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Conf Proc IEEE Eng Med Biol Soc. 2009;2009:1113-6. doi: 10.1109/IEMBS.2009.5334457.

Plasma membrane damage as a marker of neuronal injury.

Author information

1
Associate Professor in the Biomedical Engineering Department at Georgia Institute of Technology / Emory University, 313 Ferst Dr, Atlanta, GA 30332-0535 USA. michelle.laplaca@bme.gatech.edu

Abstract

Traumatic injury to neurons, initiated by high strain rates, consists of both primary and secondary damage, yet the cellular tolerances in the acute post-injury period are not well understood. The events that occur at the time of and immediately after an insult depend on the injury severity as well as inherent properties of the cell and tissue. We have analyzed neuronal plasma membrane disruption in several in vitro and in vivo injury models of traumatic injury. We found that insult severity positively correlated with the degree of membrane disruptions and that the time course of membrane breaches and subsequent repair varies. This approach provides an experimental framework to investigate injury tolerance criteria as well as mechanistically driven therapeutic strategies. It is postulated that a traumatic insult to the brain or spinal cord results in cellular membrane strain, inducing acute damage that upsets plasma membrane homeostasis. An increased understanding of the pathophysiological mechanisms involved in membrane damage is required in order to specifically target these pathways for diagnostic and treatment purposes and overcome current clinical limitations in the treatment of traumatic brain injury (TBI) and traumatic spinal cord injury (SCI).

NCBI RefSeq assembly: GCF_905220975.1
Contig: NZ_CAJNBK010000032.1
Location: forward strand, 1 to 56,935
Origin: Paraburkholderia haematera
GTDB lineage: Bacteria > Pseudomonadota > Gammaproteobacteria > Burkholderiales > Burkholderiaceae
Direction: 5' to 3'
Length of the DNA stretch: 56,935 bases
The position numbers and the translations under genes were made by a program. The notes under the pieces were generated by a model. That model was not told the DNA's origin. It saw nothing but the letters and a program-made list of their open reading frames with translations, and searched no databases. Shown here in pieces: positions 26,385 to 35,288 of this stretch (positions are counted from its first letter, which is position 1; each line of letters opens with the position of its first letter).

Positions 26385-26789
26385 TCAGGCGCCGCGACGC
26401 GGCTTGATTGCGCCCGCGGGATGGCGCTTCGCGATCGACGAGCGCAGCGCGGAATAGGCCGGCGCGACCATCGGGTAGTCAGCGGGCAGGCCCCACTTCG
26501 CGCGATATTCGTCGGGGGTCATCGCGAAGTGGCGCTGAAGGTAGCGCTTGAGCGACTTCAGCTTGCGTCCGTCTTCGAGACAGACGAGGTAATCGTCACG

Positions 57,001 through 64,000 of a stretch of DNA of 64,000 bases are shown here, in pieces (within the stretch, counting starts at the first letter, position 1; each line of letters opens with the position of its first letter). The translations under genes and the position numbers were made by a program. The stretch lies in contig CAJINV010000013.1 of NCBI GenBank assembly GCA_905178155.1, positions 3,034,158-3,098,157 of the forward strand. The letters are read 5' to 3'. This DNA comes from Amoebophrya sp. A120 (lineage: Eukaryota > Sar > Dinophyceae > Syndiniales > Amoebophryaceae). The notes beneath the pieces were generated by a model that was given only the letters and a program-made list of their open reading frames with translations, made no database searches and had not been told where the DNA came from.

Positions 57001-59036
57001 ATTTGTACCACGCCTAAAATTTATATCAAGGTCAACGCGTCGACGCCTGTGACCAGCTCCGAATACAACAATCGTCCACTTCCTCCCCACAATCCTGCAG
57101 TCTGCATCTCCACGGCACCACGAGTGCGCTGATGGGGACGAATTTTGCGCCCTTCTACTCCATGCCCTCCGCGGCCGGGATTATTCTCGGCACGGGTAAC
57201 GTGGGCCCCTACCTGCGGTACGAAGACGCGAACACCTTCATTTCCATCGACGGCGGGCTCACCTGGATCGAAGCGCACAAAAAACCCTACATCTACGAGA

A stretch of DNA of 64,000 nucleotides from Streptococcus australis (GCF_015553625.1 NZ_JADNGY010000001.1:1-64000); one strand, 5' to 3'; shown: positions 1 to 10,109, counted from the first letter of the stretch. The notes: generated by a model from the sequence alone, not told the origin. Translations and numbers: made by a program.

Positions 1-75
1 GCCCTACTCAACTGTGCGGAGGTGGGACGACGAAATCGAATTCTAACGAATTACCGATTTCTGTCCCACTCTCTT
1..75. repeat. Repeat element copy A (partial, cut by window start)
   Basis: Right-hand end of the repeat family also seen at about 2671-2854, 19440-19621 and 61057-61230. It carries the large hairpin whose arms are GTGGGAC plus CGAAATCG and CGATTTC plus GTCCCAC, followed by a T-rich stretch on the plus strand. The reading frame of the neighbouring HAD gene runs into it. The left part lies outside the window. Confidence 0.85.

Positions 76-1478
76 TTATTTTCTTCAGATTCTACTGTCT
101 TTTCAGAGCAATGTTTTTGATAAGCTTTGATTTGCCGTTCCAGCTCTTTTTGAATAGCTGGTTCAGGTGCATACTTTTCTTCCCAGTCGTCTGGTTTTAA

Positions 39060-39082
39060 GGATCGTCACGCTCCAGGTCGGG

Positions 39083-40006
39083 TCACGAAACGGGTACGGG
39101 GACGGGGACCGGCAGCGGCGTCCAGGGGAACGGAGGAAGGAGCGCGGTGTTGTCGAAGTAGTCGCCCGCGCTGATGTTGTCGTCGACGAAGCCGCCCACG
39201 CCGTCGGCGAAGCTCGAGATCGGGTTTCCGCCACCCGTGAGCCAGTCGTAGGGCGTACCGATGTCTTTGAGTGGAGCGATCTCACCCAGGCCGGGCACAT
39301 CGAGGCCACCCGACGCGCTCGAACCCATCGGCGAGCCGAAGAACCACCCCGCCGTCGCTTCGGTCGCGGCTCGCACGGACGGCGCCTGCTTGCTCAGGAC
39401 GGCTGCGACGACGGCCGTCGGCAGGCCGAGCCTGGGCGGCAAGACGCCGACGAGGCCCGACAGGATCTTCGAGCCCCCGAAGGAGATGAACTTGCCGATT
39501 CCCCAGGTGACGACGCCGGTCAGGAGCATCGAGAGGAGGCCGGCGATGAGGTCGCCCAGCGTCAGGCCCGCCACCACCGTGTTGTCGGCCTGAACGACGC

PMID:
19964751
DOI:
10.1109/IEMBS.2009.5334457
[Indexed for MEDLINE]

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